“I’m gonna go where the desert sun is
Go where I know the fun is…”
My husband and I are studying downtown, but last week we had to go obtain our university ID cards (which flatteringly said “graduate student” – made me feel young again!) at the American University in Cairo’s new campus. It’s located in the middle of nowhere, in a new desert development about 40 km east of downtown Cairo.
As the university’s web site tactfully points out, the suburb of “New Cairo” (not to be confused with old New Cairo, Masr al-Gadida, i.e. Heliopolis) is “designed to be a predominantly middle-to-high-income residential community with schools, cultural facilities, commercial enterprises, government agencies, hotels, open spaces and parks, with the AUC campus at its center.” Students and faculty enjoy either a safe but boring life on or near the new campus, or a 1- to 1 1/2-hour commute from the city. Fortunately, the university has contracted with a company to provide highly punctual, air-conditioned, wifi-enabled buses from many parts of the city, so commuters need never look up from their laptops.
But I was glued to the window. A huge Christian cemetery:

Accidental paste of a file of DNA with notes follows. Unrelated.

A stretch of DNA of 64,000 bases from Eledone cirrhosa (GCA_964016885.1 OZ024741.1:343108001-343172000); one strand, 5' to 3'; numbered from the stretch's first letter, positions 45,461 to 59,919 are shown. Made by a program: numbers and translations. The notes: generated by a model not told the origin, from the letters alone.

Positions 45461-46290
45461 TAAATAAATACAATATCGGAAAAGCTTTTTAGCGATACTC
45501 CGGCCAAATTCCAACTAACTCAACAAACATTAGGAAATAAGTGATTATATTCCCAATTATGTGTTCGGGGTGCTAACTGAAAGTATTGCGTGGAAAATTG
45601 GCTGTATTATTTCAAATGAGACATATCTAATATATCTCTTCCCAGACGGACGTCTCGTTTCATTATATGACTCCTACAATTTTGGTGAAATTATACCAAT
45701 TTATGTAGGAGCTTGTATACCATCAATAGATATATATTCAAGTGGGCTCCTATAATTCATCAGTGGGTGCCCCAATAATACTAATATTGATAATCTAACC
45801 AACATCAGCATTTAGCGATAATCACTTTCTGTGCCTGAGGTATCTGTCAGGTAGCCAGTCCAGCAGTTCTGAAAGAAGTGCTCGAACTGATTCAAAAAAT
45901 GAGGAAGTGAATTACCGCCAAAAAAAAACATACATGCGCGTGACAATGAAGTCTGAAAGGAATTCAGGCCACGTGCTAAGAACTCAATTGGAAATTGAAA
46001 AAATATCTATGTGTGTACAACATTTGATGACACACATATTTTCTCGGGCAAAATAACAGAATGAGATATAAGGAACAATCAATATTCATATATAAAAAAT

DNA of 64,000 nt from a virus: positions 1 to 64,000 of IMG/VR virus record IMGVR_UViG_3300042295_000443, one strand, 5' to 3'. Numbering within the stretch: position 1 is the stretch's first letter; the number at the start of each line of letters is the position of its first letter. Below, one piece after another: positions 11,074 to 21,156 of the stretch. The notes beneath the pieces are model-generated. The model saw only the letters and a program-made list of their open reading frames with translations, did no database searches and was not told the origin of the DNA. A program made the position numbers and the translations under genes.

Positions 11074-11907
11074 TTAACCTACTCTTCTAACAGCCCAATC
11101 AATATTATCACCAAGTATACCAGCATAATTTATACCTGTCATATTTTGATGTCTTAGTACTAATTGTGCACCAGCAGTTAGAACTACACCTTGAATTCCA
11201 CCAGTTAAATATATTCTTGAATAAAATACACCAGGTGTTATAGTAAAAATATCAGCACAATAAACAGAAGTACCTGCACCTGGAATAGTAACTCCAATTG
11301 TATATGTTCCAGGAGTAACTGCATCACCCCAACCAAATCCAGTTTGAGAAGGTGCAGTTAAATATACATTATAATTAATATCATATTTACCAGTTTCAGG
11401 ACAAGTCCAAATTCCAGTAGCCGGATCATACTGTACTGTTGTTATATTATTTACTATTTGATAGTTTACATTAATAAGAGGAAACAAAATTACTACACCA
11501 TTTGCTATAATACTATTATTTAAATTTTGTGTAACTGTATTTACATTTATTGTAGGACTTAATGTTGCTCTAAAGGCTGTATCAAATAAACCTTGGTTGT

A shiny new building for (ironically?) a Housing and Development Bank.
Tons of unfinished construction on very fancy-looking gated communities. (Some of these had pretty elaborate guard towers too. They could be taken for high-security prisons, except I suppose that if they were ever inhabited, the guards in the towers would aim their guns outwards rather than in.)
The curious thing about these construction sites was that, driving by mid-morning on a weekday, we did not see any actual construction occurring on any of them. Were they halted because of the legal gray area that has followed the revolution? Or did they run out of capital long before that? Anyway, it doesn’t matter much; I’m sure it will fill in eventually, and the congestion and pollution will get as bad out there as they are in the city center now. Or what are they going to have, zoning laws?
As my husband points out, Cairenes have a history of this sort of behavior. Fustat getting too small? Repurpose it as a garbage dump and build a new capital a little further north. New dynasty? Build another one.
The university itself is quite lovely, apparently well-designed for an undergraduate experience, full of food courts and cheerfully interacting students, and also, at the moment (even as it largely vacates its Tahrir campus), trying hard to associate itself with the Jan 25 Tahrir movement through an enormous display of artwork based on iconic photos of the revolution.